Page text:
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Wreaths Across America Veterans Honors Veterans

Concho, Arizona cemetery holds true to honoring veterans

E J Ernie Reinert held his head up high. His Garrison hat with the words Concho, AZ and the American Legion emblazoned in gold, is stitched onto the black fabric. It tilted forward, and it wasn’t because of the sun at 10 AM that will predictably rise every year at the same time and the same place. In recognition of America’s veterans, Wreaths Across America shows up across the country, too, as part of the gratitude train … from coast-to-coast, town-to-town the wreaths chugged along until they rested on the graves of many veterans. Concho is in this loop.

Death whispered on that day. Across a piece of the Concho, Arizona plains where the American flag flapped against the soft wind, the memories were resurrected assuring the soldiers who died during service, or after, that they were remembered during the national Wreaths Across America event on December 16th. On that day, they were decorated once again. Open and gregariously for a moment it showed in the voices that we may have strolled upon, as both the veterans in the ground, and those still walking on their paths, were heard.

The wreaths arrived, all 18 of them, in a vehicle. One-by-one they were taken out of the boxes. They were sheltered and, gently removed, then placed on the resting places of veterans in the Concho Catholic Cemetery. Concho has a habit of remembering good people. Honor is always a plus here. This cemetery is a simple drive along a winding dirt road off 180A; pass over two cattle guards and the markers begin to appear. It’s the kind of road that makes you question your car tires when you leave. As flags shadowed the graves, the veterans and their friends kept their heads down. They faced the earth and inhaled the dirt that blew in from across their yards to sit on top of the bones of many unforgotten soldier’s graves. About forty veterans are buried in this lot of land that will gift the wanderers across the hills with a huge sky. Another gift from the Concho landscape is the San Rafael Church that gives the burial plot for free to anyone who needs to be buried here. Teresa Trujillo, the church secretary said, “The cost is having a gravesite opened. One mercy of the Catholic Church is to bury the dead. It’s an act of faith.”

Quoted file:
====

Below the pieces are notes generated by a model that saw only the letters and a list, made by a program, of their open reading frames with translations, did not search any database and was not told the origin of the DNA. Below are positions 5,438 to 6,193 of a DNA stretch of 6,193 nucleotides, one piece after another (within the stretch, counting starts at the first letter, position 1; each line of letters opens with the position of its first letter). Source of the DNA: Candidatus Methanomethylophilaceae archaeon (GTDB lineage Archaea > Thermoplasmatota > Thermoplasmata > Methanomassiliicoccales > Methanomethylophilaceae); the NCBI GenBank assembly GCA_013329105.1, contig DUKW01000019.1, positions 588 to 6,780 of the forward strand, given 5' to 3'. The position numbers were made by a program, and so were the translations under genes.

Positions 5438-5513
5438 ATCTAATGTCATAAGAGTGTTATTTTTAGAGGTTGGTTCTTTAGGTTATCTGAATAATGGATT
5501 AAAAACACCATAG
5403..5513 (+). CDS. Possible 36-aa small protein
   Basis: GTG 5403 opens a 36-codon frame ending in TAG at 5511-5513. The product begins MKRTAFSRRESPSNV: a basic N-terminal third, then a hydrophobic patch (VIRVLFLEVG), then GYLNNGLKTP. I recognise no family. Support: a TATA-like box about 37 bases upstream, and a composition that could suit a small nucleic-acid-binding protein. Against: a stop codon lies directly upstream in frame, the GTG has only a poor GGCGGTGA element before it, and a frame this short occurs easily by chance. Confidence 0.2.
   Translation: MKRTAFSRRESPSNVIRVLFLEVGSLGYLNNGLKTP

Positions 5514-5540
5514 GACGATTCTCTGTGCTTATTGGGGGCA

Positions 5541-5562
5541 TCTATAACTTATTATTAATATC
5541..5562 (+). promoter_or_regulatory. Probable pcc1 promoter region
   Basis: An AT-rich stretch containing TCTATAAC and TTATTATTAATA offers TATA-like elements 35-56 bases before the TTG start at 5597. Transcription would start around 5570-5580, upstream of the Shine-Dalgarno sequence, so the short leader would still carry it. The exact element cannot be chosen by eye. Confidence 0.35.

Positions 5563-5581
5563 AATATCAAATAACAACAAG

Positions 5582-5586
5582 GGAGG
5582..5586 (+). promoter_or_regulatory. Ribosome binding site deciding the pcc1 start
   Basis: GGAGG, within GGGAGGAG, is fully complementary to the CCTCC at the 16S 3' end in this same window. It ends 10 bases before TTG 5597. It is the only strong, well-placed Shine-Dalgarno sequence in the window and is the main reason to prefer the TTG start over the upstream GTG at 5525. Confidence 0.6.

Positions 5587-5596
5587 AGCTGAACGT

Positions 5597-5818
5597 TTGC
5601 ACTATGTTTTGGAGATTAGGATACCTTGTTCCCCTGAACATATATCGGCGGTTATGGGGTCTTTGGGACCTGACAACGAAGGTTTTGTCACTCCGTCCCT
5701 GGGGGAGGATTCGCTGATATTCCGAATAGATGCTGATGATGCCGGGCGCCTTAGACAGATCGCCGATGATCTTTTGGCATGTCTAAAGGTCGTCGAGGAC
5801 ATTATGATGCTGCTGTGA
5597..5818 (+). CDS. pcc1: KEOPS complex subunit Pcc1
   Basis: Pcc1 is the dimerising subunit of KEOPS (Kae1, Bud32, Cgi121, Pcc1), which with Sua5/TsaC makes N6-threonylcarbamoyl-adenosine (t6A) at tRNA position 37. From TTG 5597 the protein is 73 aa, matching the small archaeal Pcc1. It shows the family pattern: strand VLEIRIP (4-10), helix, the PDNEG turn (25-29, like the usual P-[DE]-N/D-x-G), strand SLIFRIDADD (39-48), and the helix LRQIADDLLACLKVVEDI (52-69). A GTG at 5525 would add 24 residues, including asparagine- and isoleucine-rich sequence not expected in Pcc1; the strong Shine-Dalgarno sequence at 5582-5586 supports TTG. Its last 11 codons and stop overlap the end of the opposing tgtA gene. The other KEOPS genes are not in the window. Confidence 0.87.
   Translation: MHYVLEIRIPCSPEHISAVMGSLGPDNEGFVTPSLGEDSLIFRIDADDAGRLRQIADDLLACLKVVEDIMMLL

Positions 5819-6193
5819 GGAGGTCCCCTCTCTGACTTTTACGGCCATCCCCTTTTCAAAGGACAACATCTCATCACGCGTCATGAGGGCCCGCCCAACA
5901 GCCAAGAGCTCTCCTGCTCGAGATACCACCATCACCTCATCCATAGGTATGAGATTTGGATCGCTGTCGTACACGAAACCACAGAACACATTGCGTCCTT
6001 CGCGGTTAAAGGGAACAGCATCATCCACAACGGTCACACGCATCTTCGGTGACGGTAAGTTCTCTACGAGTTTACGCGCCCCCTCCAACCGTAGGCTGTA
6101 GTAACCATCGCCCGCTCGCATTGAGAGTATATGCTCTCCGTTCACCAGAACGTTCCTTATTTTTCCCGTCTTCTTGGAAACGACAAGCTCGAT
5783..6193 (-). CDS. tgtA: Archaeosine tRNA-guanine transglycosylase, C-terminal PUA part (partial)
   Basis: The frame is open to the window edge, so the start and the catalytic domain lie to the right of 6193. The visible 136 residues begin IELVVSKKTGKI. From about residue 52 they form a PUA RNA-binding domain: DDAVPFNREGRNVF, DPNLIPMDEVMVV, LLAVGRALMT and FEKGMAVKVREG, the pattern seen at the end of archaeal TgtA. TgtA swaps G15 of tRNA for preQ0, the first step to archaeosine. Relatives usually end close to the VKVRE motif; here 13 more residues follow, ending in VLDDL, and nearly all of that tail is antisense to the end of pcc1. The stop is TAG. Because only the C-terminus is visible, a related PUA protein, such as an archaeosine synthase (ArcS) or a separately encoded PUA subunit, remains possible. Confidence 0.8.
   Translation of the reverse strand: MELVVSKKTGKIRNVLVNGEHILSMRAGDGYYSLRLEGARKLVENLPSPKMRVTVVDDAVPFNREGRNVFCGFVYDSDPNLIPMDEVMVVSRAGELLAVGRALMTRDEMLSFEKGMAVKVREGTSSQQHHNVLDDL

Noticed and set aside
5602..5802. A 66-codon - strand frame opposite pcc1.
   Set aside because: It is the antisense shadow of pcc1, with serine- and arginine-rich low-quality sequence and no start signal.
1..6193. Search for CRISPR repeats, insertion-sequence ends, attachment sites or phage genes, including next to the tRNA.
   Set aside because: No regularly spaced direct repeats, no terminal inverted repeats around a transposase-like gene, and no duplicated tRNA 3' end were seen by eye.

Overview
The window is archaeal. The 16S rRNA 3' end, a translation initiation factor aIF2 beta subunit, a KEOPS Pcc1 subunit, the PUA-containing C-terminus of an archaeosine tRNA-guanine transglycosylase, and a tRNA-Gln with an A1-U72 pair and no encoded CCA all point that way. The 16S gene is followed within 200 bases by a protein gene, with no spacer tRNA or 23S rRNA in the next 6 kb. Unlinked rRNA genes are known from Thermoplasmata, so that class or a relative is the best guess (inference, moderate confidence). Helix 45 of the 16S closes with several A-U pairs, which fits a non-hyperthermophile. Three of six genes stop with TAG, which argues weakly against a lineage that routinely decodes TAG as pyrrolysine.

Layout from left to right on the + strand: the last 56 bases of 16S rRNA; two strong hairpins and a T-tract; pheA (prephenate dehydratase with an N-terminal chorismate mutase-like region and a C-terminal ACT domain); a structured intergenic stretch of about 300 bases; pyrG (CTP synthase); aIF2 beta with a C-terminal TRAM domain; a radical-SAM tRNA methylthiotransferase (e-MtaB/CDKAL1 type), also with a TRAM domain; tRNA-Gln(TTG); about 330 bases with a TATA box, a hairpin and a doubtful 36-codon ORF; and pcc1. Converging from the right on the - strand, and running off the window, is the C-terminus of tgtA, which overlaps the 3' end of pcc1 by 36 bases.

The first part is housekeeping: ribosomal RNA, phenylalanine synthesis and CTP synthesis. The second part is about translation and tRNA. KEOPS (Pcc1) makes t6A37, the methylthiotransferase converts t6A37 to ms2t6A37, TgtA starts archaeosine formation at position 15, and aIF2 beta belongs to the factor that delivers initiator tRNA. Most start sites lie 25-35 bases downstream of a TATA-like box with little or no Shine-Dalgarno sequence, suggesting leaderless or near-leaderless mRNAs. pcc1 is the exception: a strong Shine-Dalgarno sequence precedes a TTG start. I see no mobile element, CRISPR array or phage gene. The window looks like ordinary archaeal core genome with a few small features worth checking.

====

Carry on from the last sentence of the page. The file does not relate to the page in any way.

Marvin Warrior is a chaplain and “Disability Pastor,” and like the other veterans here today, is with the American Legion Post 130 in Concho. He provides shelter for some homeless in St. John’s, the next town past Concho. Everyone is connected in Apache County especially with route 60 that weaves through and into Show Low.

Protectors of life and the country who served in most of the eight branches of service were there. The wreaths were ceremoniously announced, and placed onto the stands that represent the Code Talkers, Army, Marines, Navy, Air Force, Merchant Marines, Coast Guard and POW’s Mia’s. I was humbled. I could never rise to the generosity of this group who went and put their lives on the line for the freedoms that I sadly have taken for granted. I’m working on that.

Lesa Ward, held a wreath closely to her then placed it on the tombstone of a veteran. That veteran was a part of her in that moment as she reflected on the loss of so many decades ago.

They gathered in the commonality that by serving their country, they are able to be free. They went to different wars and military situations to keep Americans safe from losing freedoms to express themselves, practice a religion of their choice, and to travel the world at their discretion.

Medals decorated their suits. Some for jumping out of planes, over-and-over again like retired Colonel Jerry Hunsicker. They spoke about PTSD. They remembered the stories that were horrific enough to turn some into addicts after witnessing some atrocities, as it became too hard to remember to forget. The hats seemed to stay on their heads. The winds were not strong enough to carry them away. They talked about two women who were buried in the cemetery that were once in Ted Dominquez’s life; his wife and sister. Both had served in the military. He was a marine for six-years. “During the forgotten war,” he says … “Korea, 65,000 killed.”

Commander Skip Higginson told me that next year they will be coordinating the ceremony to include the neighboring towns of St. John’s, Eager, and Springerville. The brother/sisterhood is real. Veterans know the life that includes the experiences of war. Some return in tact; some don’t. An impromptu discussion of addictions continued. They understand why some end up drinking and getting addicted.

Coming to terms with life, and going forward in death, can be interpreted as the longing we all have to stay in one place and to go ahead as we are perhaps destined to. The pain of loss lingers. It comes along at annual events that our soldiers and veterans in service and in life endure as they go forward. Loss of life, time, and the realization that the world is decent even when it is not, becomes their bond. They laughed at each other, they know each other. Concho’s American Legion Post 130 is more than Valentine’s Day dances and Christmas parties during the year. It’s the loving act of clearing off tombstones of those who sacrificed their time, and it’s installing a ramp at their own expense to a veteran who recently lost his leg. It’s the moments that they spend saluting each other during formal protocols and looking into each other knowing, always knowing, that they understand what they went through, and always will. It’s the forever bond that they share as each car drives up the curved, dusty road of the Concho Catholic Cemetery to remember, and look at the buried soldiers who made sacrifices as their medals of valor shined in the morning sun.

© 2018 Kareena Maxwell

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